Literature Study GuidesCitizens United V Federal Election Commission

Citizens United v. Federal Election Commission | Study Guide

U.S. Supreme Court

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MLA

Bibliography

Course Hero. "Citizens United v. Federal Election Commission Study Guide." Course Hero. 6 Dec. 2019. Web. 20 Sep. 2020. <https://www.coursehero.com/lit/Citizens-United-v-Federal-Election-Commission/>.

In text

(Course Hero)

APA

Bibliography

Course Hero. (2019, December 6). Citizens United v. Federal Election Commission Study Guide. In Course Hero. Retrieved September 20, 2020, from https://www.coursehero.com/lit/Citizens-United-v-Federal-Election-Commission/

In text

(Course Hero, 2019)

Chicago

Bibliography

Course Hero. "Citizens United v. Federal Election Commission Study Guide." December 6, 2019. Accessed September 20, 2020. https://www.coursehero.com/lit/Citizens-United-v-Federal-Election-Commission/.

Footnote

Course Hero, "Citizens United v. Federal Election Commission Study Guide," December 6, 2019, accessed September 20, 2020, https://www.coursehero.com/lit/Citizens-United-v-Federal-Election-Commission/.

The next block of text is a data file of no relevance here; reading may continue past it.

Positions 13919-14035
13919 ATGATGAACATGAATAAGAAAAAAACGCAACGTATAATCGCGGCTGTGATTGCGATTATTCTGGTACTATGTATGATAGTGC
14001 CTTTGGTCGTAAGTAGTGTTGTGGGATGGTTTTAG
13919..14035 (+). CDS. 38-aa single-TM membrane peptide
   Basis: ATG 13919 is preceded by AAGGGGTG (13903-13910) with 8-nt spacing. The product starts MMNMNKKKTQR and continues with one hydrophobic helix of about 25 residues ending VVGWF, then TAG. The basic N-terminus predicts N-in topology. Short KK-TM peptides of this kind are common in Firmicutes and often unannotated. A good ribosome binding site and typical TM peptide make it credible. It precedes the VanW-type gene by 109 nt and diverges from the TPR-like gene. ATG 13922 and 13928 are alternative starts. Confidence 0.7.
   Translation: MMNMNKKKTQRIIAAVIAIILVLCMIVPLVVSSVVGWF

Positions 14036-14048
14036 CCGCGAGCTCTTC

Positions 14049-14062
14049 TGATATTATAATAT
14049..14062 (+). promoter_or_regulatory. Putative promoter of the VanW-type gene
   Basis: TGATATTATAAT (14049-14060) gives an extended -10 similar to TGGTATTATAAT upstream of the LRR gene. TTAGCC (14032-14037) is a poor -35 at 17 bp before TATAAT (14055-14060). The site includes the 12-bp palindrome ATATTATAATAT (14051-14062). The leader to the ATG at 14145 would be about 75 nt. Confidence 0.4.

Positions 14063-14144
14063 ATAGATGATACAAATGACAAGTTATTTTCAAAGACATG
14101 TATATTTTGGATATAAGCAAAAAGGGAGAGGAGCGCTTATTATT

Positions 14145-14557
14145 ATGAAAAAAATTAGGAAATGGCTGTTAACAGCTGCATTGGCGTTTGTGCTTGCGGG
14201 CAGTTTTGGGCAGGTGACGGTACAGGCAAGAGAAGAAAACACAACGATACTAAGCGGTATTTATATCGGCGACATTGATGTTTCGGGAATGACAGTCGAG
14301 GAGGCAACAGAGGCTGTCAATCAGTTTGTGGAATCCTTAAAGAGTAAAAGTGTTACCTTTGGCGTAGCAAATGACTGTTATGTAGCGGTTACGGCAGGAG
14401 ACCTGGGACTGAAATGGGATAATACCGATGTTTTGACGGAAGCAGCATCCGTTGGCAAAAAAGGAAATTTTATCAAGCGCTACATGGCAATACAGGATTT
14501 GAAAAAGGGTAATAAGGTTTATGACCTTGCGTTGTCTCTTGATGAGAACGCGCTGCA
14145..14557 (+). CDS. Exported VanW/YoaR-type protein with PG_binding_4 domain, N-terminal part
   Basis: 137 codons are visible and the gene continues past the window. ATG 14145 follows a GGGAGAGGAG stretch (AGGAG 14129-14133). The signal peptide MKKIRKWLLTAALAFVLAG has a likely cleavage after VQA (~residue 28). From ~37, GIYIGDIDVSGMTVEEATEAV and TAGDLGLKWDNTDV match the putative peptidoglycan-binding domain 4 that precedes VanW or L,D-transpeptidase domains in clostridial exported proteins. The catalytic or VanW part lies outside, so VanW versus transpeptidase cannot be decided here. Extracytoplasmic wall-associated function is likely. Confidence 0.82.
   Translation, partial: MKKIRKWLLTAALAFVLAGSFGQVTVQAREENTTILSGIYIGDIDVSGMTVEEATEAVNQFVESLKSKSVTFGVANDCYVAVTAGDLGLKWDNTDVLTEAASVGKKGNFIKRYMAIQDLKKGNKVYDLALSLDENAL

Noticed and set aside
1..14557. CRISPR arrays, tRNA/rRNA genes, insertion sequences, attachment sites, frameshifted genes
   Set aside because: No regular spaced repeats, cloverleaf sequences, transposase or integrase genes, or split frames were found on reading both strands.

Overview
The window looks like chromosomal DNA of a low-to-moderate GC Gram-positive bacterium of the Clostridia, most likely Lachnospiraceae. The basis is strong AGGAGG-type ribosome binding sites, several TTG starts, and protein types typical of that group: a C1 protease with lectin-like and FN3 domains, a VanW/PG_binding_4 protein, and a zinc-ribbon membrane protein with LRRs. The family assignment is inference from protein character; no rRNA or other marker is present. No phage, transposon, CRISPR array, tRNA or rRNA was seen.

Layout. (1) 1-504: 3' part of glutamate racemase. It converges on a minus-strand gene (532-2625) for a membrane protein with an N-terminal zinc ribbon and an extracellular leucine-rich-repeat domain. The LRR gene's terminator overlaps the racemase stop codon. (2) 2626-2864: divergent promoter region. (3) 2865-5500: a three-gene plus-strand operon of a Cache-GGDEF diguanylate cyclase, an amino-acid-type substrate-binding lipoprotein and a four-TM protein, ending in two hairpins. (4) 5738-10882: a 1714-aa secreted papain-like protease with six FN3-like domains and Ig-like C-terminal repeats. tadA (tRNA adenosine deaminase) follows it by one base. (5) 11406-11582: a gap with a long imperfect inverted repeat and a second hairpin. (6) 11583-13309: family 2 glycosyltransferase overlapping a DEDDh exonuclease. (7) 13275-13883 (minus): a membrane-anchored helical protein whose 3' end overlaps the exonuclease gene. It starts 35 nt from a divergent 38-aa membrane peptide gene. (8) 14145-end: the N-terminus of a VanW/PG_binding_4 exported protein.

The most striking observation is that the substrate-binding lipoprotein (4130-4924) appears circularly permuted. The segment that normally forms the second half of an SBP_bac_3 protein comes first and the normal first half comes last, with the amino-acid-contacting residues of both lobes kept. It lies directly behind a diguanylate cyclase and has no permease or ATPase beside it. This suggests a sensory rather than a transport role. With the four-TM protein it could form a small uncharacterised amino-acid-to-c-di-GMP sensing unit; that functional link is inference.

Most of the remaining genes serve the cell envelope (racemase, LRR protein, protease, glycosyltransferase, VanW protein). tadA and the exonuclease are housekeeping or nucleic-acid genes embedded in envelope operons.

Overview

Author

U.S. Supreme Court

Year Decided

2010

Type

Primary Source

Genre

U.S. Supreme Court Case

At a Glance

  • In a highly contested 5–4 decision, the U.S. Supreme Court overturned sections of the Bipartisan Campaign Reform Act (BCRA) that put limits on election-related spending by corporations and labor unions.
  • Congress passed the BCRA in 2002 in an attempt to limit the influence of campaign contributions by corporations and labor unions on elections.
  • Citizens United brought suit to prevent the Federal Election Commission, which oversees federal elections, from blocking it from showing a documentary critical of a presidential candidate.
  • The five conservative justices on the court decided in favor of Citizens United. They ruled that the BCRA put "onerous" restrictions on the 1st Amendment rights of corporations and labor unions to express their views on public issues.
  • The ruling struck down two prior Supreme Court rulings that had allowed restrictions on this type of spending.
  • In a stinging dissent, Justice John Paul Stevens (1920–2019) argued that the majority's decision posed a threat to the integrity of elections by allowing corporations and labor unions to spend unlimited money that could sway elections.
  • The decision was generally welcomed by conservatives and bitterly objected to by liberals.

Summary

This study guide for U.S. Supreme Court's Citizens United v. Federal Election Commission offers summary and analysis on themes, symbols, and other literary devices found in the text. Explore Course Hero's library of literature materials, including documents and Q&A pairs.

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